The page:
Tag Archives: Nelson Mandela

Dancing with Speeches #15 Oscar Romero

On March 20 2018 Archbishop of San Salvador Oscar Romero was murdered while celebrating Mass. He broadcast speeches and homilies on the radio and one of his most famous became immortalised by the Hollywood treatment in a movie about his life. This speech called on the solders of the army to stop the repression because they were the brothers killing their own. The speech below is the actor Raúl Juliá recreating (in English) this speech.


To call each other to account, to recongise we are all connected and our liberation is bound to our brothers and our sisters is a call to action every day.It makes no difference if we are in the the informal theatres where terrorism and guerrilla make their home or the clinical formality of technologically driven machines and sophisticated weaponry – the result is the same – war is made.


The word war comes from the late Old English werre, from an Anglo-Norman French variant of Old French guerre, from a Germanic base shared by worse. It is our worst selves on display when we make war. Far from the battlefields our taxes are used to build, deploy and send bodies to zones where the only outcome will be destruction. Romero called on the men in the army, it was a direct appeal, not to the chiefs or the captains or colonels, but to the foot soldiers those on the front line enforcing repression through the potent currency of fear.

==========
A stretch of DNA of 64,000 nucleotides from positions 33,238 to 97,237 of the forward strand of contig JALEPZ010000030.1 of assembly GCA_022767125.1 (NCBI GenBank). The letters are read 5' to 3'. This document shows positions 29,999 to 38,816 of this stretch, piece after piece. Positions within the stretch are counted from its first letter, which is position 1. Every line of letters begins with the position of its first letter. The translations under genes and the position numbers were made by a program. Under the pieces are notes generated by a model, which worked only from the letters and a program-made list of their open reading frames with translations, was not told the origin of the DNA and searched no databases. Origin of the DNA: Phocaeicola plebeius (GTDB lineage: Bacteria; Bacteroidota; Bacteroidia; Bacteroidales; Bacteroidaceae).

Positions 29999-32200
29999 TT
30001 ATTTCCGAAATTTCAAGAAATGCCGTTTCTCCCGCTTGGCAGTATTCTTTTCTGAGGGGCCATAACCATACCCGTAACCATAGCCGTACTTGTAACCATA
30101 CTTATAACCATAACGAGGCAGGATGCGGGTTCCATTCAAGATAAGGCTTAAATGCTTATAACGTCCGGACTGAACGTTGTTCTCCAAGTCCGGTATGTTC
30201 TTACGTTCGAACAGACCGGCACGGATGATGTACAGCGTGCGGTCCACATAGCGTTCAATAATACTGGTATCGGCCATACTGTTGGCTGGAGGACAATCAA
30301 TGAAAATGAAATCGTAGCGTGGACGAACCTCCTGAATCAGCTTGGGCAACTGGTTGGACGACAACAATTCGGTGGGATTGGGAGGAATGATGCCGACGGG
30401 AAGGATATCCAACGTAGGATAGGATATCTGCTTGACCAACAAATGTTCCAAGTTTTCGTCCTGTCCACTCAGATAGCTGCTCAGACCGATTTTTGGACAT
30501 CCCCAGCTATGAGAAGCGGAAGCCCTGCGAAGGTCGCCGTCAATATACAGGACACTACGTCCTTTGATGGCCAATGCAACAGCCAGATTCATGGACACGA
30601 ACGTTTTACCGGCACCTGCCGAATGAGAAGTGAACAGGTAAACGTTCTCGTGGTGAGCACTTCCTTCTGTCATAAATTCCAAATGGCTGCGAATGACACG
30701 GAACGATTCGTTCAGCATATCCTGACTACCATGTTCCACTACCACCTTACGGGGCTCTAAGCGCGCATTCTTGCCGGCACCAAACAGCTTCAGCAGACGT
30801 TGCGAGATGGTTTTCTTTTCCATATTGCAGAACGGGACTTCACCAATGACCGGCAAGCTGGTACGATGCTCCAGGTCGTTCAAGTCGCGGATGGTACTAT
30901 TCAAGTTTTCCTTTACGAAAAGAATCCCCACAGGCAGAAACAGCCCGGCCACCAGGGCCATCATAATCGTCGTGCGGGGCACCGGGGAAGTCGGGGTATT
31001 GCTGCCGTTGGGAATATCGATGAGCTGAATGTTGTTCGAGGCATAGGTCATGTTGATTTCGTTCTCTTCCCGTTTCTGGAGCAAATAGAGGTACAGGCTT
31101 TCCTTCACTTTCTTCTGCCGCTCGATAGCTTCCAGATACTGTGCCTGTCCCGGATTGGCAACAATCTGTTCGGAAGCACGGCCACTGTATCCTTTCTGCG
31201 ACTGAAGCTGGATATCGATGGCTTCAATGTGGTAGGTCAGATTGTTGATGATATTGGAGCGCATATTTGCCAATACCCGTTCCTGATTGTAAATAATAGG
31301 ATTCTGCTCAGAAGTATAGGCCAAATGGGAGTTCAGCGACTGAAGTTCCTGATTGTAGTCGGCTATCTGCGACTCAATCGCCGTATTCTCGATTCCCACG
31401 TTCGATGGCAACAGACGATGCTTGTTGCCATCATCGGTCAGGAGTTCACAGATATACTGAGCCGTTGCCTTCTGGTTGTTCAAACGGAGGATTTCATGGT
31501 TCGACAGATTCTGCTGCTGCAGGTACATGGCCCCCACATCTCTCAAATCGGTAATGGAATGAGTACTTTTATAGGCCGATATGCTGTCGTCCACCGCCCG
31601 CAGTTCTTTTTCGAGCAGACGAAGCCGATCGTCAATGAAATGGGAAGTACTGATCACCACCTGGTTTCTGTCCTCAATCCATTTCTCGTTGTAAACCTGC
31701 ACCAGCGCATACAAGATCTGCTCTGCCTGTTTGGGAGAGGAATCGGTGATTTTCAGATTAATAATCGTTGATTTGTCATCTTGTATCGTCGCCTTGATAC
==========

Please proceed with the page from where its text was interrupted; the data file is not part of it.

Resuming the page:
Communities glue together the self preserving elements of fear and sometimes rise up to remove repression from their lives, but rarely is this done without a leader – I think of Nelson Mandela, Aung San Suu Kyi. Antidotes to repression are built in movements for change, but if we are not careful, just like the frog in the jar as the water gradually rises in temperature, many societies don’t notice before it is too late and the repression is in full swing. To call out repression early and often is left to the prophets and the poets, the story tellers and the singers. The voices are the first ones to be silenced or to go underground. All the more reason for those with access to microphones to speak into the public space and follow Romero’s example, to name and claim the people as brothers and sisters, one family, naming the divide and relentlessly seeking union.


In psychology the notion of repression is the rejection from consciousness of painful or disagreeable ideas, memories, feelings, or impulses. The acts to bury and hide and cover up what we don’t want to face, making the often difficult and tortured journey to rise to the surface and come into plain view, unfettered. This is an ugly and painful trip from the toxic dump into the light if liberation calls. Romero’s voice was extinguished as other before him and many more to come will be too, but the prophet will not be silenced and is the ultimate guide to release the sticky mess of quagmire where repression is fed by fear.


The ones who take their voice to the streets and speak up are our psychologists dragging what we don’t want to face into the light and sadly it is inevitable that along the way there is collateral damage, there are those who get radicalized (on all fronts) and those who find their home on the edges or in exile.


Perhaps we take an examen of consciousness in the tradition of Romero’s spirituality:

Where is repression making an appearance in my world?

What repression am I stopping?

Where did I experience liberation today?

What holds me back?

What sets me free?

People carry a picture of the late Archbishop Romero during a march ahead of the 34th anniversary of his assassination in San Salvador

(RNS1-feb3) People carry a picture of late Archbishop Oscar Arnulfo Romero during a march ahead of the 34th anniversary of his assassination in San Salvador on March 22, 2014. For use only with RNS-ROMERO-POPE, transmitted on February 3, 2015, Photo courtesy of REUTERS/Jessica Orellana